“Sometimes smaller players can roll out more sophisticated products faster, such as a teller touch screen,” says Greg Schratwieser, president and CEO of International Consulting Inc. in McLean, Va. “Also, when community banks are a small fish in a big pond of a larger vendor, product enhancements are tougher to get, but when they’re one of 30 bank customers of a smaller vendor and they are the largest bank, the regional player is going to listen to them more readily.”

Yet there can even be advantages from core vendor consolidation for those community banks that prefer a “one-stop shop” option. And most of the largest software vendors continue to counter their best-of-breed competition over innovation by expanding their product lines and capabilities by continually acquiring smaller technology firms offering new or specialty services.

“Banks can negotiate one contract for everything they need” by placing their chips on a larger vendor, says DD&F principal Huge Patterson. “They don’t have to worry about trying to manage multiple relationships, which is one thing that regulators over the past 10 years have clamped down on—the management and risk assessment of all of their vendors. Having one versus multiple vendors is easier in the eyes of regulators.”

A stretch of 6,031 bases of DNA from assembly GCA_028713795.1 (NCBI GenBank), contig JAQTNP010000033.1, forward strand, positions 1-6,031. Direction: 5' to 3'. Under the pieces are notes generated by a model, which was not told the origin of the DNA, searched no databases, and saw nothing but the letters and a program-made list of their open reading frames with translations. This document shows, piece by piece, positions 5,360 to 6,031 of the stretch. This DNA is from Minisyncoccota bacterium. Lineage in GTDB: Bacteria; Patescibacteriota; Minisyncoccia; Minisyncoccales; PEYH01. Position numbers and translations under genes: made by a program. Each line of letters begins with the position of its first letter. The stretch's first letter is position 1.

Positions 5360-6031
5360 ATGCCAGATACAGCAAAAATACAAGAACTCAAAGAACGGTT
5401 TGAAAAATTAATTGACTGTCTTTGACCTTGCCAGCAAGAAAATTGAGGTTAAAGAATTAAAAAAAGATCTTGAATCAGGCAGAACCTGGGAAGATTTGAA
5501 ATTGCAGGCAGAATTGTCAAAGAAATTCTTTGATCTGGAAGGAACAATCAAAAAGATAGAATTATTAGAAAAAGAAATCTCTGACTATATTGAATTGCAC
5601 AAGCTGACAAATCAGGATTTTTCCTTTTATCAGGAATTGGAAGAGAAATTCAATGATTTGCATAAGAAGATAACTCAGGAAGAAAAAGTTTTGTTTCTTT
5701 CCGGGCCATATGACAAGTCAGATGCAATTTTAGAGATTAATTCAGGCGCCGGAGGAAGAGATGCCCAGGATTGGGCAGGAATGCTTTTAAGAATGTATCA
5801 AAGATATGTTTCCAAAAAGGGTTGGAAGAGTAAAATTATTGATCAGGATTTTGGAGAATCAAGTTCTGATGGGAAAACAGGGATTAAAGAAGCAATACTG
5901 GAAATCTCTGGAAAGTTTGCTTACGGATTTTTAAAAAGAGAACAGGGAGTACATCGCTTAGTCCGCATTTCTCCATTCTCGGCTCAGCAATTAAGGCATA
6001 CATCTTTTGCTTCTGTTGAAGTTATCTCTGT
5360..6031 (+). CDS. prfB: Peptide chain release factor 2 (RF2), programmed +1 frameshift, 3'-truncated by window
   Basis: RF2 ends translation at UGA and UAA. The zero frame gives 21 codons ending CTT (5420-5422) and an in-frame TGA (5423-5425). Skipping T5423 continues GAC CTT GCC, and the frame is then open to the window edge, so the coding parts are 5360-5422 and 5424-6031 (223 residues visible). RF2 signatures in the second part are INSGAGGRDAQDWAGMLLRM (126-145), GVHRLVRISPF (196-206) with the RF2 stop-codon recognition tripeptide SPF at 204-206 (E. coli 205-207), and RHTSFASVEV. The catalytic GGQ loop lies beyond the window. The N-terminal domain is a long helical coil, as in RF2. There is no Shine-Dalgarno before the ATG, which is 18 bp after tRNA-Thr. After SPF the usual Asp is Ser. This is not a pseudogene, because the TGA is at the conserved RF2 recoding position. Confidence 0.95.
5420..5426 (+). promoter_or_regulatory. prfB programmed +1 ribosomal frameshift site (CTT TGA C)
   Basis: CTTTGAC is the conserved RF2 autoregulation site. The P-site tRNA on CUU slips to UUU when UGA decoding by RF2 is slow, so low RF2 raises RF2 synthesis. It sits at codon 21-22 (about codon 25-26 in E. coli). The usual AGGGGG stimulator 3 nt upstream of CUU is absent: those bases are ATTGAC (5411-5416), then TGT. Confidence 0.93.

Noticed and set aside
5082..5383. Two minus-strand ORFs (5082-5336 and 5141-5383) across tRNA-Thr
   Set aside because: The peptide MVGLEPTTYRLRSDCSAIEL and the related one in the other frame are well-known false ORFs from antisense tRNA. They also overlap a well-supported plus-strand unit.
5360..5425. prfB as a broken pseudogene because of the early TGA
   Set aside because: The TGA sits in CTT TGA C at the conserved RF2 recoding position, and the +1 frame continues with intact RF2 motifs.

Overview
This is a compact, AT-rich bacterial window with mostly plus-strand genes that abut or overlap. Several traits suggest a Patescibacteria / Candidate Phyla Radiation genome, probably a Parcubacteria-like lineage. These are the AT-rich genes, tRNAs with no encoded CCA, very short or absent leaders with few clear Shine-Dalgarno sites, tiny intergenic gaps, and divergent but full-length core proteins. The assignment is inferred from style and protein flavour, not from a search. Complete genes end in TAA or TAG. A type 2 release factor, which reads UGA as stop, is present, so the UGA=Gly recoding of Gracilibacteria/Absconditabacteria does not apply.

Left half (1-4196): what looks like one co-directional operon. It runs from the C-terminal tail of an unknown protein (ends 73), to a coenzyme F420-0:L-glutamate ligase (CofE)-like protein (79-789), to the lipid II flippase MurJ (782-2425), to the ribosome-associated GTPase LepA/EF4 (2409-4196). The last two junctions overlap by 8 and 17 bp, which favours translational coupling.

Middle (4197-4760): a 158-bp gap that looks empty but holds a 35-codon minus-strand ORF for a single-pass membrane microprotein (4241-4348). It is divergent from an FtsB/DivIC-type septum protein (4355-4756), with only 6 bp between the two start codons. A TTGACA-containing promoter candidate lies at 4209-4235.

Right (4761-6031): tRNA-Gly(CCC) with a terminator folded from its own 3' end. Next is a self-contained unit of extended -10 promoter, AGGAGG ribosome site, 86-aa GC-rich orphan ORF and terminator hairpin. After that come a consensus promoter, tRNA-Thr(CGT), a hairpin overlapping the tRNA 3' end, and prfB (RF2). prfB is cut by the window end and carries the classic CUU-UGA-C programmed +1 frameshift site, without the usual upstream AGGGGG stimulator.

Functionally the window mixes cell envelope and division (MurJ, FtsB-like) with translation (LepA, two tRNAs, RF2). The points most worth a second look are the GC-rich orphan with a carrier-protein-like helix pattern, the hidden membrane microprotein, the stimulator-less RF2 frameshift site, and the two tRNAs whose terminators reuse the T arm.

Dave Gordon, IT and security consultant with the consulting firm Young & Associates Inc. in Kent, Ohio, believes that community banks sometimes receive improved customer service if their smaller core vendor has been acquired by one of the larger players. “The larger companies have a broader experience with customer service issues and are able to resolve them,” he says. “They hear that Bank A in Ohio has an issue that they’ve already solved by Bank B in Illinois. Smaller vendors with a smaller number of customers might not see the same issue.”

A potential downside is less opportunity for community banks to have customized solutions if they have contracts with the larger core vendors, Gordon says. There might be fewer options for larger vendors to solve individual issues, or community banks will have to pay expensive fees for a larger vendor to solve their issues.

Still, community banks have some leverage in overall pricing when they are considering a new core processing system—provided they make the vendors compete against themselves, Gordon points out. “Make sure vendors know they are competing for your business … and that you’re taking it serious that the vendor needs to provide better pricing structures,” he says.

One bright spot about the vendor consolidation: competition is up and there is going to be a lot more aggressive pricing from all vendors to go after community banks’ business, several consultants agree. “This is probably the best time to buy that I’ve seen in 30 years of being in this business,” Schratwieser says.

Katie Kuehner-Hebert is a financial writer in California.